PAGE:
For example, Terry Gilliam, who said a few year back — “Unfortunately I got caught with the Weinstein brothers. That was not a happy experience. It was not a marriage made in heaven. They’re great salesmen but they want to be film-makers. Stick to selling, let the film-makers do the films.”

In this case, Gilliam was complaining about how they fired his cinematographer and changed his lead actress.

Its something that maybe was worth mentioning given how much credit you’re giving them for what they produced.

#12 Comment By JonF On October 10, 2017 @ 8:35 pm

Re: This is Stalinist.

It goes back a lot father than old Uncle Joe. The female Pharaoh Hatshepsut’s name was chiseled off every public edifice where it appeared by her long-frustrated nephew when he finally took over the throne after her death. The Roman Senate passed an occasional decree of damnatio memoriae against persons deemed too wicked to be allowed historical mention.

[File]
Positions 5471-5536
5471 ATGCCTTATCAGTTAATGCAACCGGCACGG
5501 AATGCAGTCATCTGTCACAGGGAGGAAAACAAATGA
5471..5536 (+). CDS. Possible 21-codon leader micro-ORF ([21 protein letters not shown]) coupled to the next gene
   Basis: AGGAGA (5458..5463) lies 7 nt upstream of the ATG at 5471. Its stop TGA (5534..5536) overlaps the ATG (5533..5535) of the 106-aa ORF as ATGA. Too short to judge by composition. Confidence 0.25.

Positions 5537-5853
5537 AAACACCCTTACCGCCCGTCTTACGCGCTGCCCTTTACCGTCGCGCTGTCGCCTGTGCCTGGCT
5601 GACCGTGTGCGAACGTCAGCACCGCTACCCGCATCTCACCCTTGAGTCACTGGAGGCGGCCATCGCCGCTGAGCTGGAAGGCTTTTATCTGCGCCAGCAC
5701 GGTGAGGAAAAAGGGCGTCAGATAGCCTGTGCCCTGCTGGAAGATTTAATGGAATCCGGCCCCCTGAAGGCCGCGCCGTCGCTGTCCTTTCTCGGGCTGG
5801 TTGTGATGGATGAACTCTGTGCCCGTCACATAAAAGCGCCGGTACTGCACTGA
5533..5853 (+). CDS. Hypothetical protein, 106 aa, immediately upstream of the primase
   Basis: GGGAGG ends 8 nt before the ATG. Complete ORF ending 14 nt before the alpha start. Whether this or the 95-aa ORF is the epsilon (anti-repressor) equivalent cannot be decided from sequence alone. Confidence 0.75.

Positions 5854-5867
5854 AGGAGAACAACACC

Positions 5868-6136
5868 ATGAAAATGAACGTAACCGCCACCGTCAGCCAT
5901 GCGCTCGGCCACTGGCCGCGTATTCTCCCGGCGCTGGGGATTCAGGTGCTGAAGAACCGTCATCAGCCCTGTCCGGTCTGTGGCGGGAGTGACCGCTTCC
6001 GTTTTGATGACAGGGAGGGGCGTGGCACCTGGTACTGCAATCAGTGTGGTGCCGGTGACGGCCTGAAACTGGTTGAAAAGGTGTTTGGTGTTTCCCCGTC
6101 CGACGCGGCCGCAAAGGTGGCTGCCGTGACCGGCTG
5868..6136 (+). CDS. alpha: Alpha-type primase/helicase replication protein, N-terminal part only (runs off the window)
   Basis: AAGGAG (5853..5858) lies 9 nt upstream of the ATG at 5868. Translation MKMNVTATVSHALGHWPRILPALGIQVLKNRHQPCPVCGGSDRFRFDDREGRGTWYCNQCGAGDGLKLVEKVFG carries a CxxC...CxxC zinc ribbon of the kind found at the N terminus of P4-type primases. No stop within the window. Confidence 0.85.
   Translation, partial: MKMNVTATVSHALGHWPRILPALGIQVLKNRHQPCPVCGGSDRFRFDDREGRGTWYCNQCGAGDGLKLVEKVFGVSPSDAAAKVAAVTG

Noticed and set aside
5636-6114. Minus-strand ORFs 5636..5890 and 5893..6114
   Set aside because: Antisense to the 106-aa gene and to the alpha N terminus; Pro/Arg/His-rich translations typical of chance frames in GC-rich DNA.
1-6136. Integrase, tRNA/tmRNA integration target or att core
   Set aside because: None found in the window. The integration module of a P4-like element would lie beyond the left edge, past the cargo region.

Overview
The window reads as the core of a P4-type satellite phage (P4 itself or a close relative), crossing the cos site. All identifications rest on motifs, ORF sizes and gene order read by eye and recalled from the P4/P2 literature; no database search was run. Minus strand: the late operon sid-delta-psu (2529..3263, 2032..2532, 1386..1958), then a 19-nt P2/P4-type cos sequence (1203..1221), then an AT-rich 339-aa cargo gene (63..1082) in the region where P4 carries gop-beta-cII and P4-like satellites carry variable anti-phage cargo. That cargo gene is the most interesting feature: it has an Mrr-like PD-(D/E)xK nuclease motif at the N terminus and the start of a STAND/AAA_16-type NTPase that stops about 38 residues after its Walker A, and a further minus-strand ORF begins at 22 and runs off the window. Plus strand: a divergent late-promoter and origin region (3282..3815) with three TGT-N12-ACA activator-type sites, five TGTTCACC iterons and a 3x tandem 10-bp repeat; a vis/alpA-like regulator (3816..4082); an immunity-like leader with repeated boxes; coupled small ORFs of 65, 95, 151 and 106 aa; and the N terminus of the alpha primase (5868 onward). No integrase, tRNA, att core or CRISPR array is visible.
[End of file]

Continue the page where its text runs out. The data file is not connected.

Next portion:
Re: And this is what bothers me about Confederate statues

Not the same thing at all. It’s more like removing statues honoring Lenin, Saddam Hussein etc when their regimes had fallen from power– but without any attempt to erase their names from the history books.

#13 Comment By Siarlys Jenkins On October 10, 2017 @ 9:12 pm

whoever is the Lillian Hellman of the day will write the script.

The Hollywood Ten were not blacklisted for sexual escapades. Those would have been of no interest whatsoever. If you can’t tell the difference between navel oranges and horse apples, don’t try to construct analogies.

Newton’s crime? One spoken sentence. A failure to recognize what is politically correct.

Actually, it was a pretty stupid thing to say. But we should never attribute to malice what is adequately explained by stupidity.

#14 Comment By Tyro On October 10, 2017 @ 9:48 pm

Credits in the movie industry are sacrosanct, so I understand how sensitive people are to removing credits.

But… Harvey Weinstein does not have any artistic achievements. That’s like calling a venture capitalist an inventor or an innovator.

#15 Comment By collin On October 10, 2017 @ 11:53 pm